A critical code execution vulnerability has been identified in LIVE555 Streaming Media RTSP Server library used by VLC and other media players. Lilith Wyatt, the IT security researcher at Cisco Talos Intelligence Group has discovered the vulnerability.
The vulnerability exists in the HTTP packet-parsing functionality of LIVE555 RTSP Server library through which an attacker can send a crafted malicious packet to trigger the vulnerability and cause a stack-based buffer overflow resulting in code execution.
“A specially crafted packet can cause a stack-based buffer overflow, resulting in code execution. An attacker can send a packet to trigger this vulnerability,” Wyatt explained in her blog post.
The LIVE555 streaming media contains a set of open-source C++ libraries that developed by Live Networks Inc for streaming multimedia. The library works with RTP / RTCP, RTSP or SIP protocols that support both clients and server with the ability to process video and audio formats such as MPEG, H.265, H.264, H.263 +, VP8, DV, JPEG, MPEG, AAC, AMR, AC-3, and Vorbis.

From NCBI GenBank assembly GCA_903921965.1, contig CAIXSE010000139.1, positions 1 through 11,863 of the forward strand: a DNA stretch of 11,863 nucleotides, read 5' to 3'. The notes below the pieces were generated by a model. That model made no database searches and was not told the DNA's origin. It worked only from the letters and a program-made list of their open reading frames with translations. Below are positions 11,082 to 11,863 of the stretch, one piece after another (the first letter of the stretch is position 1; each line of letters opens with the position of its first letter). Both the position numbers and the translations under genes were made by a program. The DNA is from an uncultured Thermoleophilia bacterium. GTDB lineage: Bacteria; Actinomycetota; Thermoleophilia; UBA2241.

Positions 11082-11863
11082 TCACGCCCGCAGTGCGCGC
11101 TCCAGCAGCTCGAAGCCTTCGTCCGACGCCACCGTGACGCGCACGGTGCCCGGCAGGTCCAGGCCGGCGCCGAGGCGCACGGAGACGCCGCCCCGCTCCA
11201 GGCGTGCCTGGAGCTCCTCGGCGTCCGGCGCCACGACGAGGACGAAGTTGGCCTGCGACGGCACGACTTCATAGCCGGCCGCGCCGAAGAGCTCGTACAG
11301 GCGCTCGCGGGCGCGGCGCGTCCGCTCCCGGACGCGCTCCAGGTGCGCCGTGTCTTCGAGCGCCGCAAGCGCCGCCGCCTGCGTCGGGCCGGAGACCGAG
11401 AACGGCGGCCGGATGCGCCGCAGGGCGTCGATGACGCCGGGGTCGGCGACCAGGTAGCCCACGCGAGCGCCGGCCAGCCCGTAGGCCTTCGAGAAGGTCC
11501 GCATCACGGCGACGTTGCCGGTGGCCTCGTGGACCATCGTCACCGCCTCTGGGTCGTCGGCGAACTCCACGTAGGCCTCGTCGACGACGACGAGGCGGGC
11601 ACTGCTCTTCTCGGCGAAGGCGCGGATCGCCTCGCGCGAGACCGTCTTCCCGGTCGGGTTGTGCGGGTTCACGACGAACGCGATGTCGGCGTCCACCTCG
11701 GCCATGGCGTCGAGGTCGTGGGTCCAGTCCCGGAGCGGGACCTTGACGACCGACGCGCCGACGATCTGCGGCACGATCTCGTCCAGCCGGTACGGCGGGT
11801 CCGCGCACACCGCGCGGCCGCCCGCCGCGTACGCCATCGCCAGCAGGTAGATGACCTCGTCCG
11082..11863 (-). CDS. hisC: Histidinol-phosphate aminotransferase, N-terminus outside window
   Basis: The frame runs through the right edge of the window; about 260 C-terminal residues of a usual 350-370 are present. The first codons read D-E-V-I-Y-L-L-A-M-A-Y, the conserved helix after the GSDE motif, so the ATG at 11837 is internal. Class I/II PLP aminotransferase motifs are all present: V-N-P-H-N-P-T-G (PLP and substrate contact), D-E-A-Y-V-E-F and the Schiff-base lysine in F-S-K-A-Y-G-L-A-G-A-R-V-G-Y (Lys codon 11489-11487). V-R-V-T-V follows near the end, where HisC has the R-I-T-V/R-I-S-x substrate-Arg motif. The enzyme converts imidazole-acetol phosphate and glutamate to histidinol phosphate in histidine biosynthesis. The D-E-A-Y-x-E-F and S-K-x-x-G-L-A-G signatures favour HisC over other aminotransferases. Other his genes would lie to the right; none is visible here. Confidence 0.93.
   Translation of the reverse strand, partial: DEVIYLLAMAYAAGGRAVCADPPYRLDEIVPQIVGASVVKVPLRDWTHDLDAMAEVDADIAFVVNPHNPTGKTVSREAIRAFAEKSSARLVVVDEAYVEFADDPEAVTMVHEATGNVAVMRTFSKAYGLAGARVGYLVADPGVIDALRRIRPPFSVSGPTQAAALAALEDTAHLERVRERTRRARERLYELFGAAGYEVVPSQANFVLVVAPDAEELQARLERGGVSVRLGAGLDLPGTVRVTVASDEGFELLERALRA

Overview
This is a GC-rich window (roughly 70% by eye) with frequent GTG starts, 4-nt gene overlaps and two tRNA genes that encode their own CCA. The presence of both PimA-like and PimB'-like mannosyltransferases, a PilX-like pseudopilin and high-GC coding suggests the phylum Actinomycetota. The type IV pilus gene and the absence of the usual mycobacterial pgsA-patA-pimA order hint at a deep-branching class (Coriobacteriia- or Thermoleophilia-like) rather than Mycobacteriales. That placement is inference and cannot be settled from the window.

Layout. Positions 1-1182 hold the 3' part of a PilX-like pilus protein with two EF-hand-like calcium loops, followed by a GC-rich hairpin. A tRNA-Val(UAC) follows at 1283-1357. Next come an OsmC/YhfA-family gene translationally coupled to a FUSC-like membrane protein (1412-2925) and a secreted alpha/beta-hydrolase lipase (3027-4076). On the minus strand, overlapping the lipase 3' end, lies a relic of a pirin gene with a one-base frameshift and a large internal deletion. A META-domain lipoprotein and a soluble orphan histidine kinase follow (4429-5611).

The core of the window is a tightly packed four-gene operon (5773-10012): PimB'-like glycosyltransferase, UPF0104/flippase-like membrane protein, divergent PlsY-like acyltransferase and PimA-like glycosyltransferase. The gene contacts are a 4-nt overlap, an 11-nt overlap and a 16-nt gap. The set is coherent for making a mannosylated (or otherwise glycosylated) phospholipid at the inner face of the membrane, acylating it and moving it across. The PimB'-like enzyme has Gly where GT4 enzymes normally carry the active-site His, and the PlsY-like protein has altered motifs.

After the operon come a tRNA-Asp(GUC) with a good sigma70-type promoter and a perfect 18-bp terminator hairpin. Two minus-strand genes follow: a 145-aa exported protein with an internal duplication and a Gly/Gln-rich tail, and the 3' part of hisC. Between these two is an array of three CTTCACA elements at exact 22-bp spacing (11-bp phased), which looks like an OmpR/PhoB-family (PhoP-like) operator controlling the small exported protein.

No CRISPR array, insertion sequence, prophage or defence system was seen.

The vulnerability resides in the function that parses HTTP headers for tunnelling RTSP over HTTP. An attacker may create a packet containing multiple “Accept:” or “x-sessioncookie” strings which could cause a stack buffer overflow in the function “lookForHeader.” reads Talos vulnerability report.
These findings (CVE-2018-4013) have left millions of users of media players vulnerable to cyber attacks.
LIVE555 Media Libraries used by most popular media players like such as VLC and MPlayer and multitude of embedded devices such as cameras.
An update has already been issued to address the vulnerability. Therefore, if you are using any of the vulnerable media players make sure they are updated to the latest version.
The vulnerability was found in Live Networks LIVE555 Media Server, version 0.92 and the earlier versions. It can be tracked as CVE-2018-4013.
This, however, is not the first time when popular media player like VLC is making headlines for the wrong reasons Previously, a security researcher had identified critical security flaws in 2.0.5 and earlier versions that could have been exploited by attackers to execute malicious code on computers via ASF files.